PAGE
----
Covered in this lecture:
- Introduction to web design
- How web differs from other media
- Interaction and information
Full lecture slides will be available the day of the lecture.
- You will have only thirty minutes to complete the quiz. Keep an eye on the time due, as late submissions receive a zero.
- This quiz is open book, meaning you can draw on printed resources as much as you like.
- Any words that are not your own must be cited using a proper format — for example (Author, 2000). Any plagiarism will result in a grade of zero. No exceptions.
- Any talking, texting, messaging, paging, or secret-tiny bluetooth is not permitted. Communications with anyone other than your own mind will result in a grade of zero. No exceptions. Facebook can wait.
- Please answer any questions in full sentences.
You have 30 minutes.
Moving you to the digital
"It looks like you're on a train. Would you like me to show you the insultingly simplified mobile site?"@Cennydd
Device and Context
Resolutions that of the 2938 unique visitors to andrewh.ca since Jan 1, 2020:
Connections and Humans
We're lazy, er, or efficient
"...users have time to read [on average] 20% of words on a page."Nielson-Norman Group
Patterns and Chunking
Giving us consistent and reasonable chunks of information makes it easier for us to use.
Layers of Information
- Physical: A user's relationship to their environment.
- Semantic: Messages or meaning established for others.
- Digital: Encoded/computer-centric messaging.
Where it gets difficult
- What kind of device might the user access the site on?
- What kind of environment might they use it in?
- What time are they likely to use it at?
- Will they use it individually or in social settings?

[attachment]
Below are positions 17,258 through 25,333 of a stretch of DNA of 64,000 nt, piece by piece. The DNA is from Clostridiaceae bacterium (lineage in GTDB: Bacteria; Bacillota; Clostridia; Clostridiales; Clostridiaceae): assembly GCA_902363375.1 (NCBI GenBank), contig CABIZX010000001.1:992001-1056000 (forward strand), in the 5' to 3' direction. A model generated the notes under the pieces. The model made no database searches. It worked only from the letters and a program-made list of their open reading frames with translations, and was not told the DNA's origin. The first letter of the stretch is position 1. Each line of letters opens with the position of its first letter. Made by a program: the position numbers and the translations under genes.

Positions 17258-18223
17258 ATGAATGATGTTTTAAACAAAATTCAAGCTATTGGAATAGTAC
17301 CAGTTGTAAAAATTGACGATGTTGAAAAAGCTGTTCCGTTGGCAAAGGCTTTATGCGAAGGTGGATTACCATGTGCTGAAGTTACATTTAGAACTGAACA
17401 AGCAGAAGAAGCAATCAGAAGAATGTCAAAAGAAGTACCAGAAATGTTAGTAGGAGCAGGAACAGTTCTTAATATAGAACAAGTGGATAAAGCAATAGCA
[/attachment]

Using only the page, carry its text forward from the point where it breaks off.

We cannot really control context when it comes to the web, so our challenge is to support flexibility.
(That are false)
- Everyone has a mouse or a touch screen
- Everyone has steady high-speed internets
- 1 pixel = 1 pixel
- Everyone's computer is faster each year
<p>This is a paragraph of text. Veggies es bonus vobis, proinde vos postulo essum magis kohlrabi welsh onion daikon amaranth tatsoi tomatillo melon azuki bean garlic. Dandelion cucumber earthnut pea peanut soko zucchini.</p>
Fixed vs fluid
As a web designer, this is your biggest challenge. Transitioning from thinking in fixed designs and moving to fluid designs.
How Fluid Works
Websites that are fluid and respond to different device sizes accordingly are considered responsive websites.
Let's take a look at some examples at Media Queri.es
Readable type on the web should also be flexible type. Type that we can scale as we need to accommodate our needs.
Which of these links or buttons can you use?
Responsive Design & Grids
Two possible options for presenting data on the website:
Our lecture will be adjusting
For the next couple weeks we'll be changing formats for our lecture.
- First half: Regular lecture
- Second half: Coding tutorial
Prepped and ready to go
Available on Canvas in next week's module will be links to programs for your first 'web toolkits'. They contain:
Google Chrome happens to be a relatively standards-compliant browser, and hence we have focused our interests on using it.
Visual Studio Code, Atom, Sublime Text, TextWrangler, Notepad++, etc
We are working with code-only applications in this class, as you need to understand the code to be an effective web designer.
Dreamweaver/Muse/Visual code editors are banned
You are not permitted to use any of these for anything in this course.
Frameworks are banned
You are not permitted to use any frameworks (i.e. Bootstraps, Foundation) in designing your websites for this course.
This week's labs
- Intro to Axure
- P2 Crits
- Office hours — Tuesdays from 2:30-3:20pm and Thursdays from 9:30-10:20am at the Surrey campus mezzanine.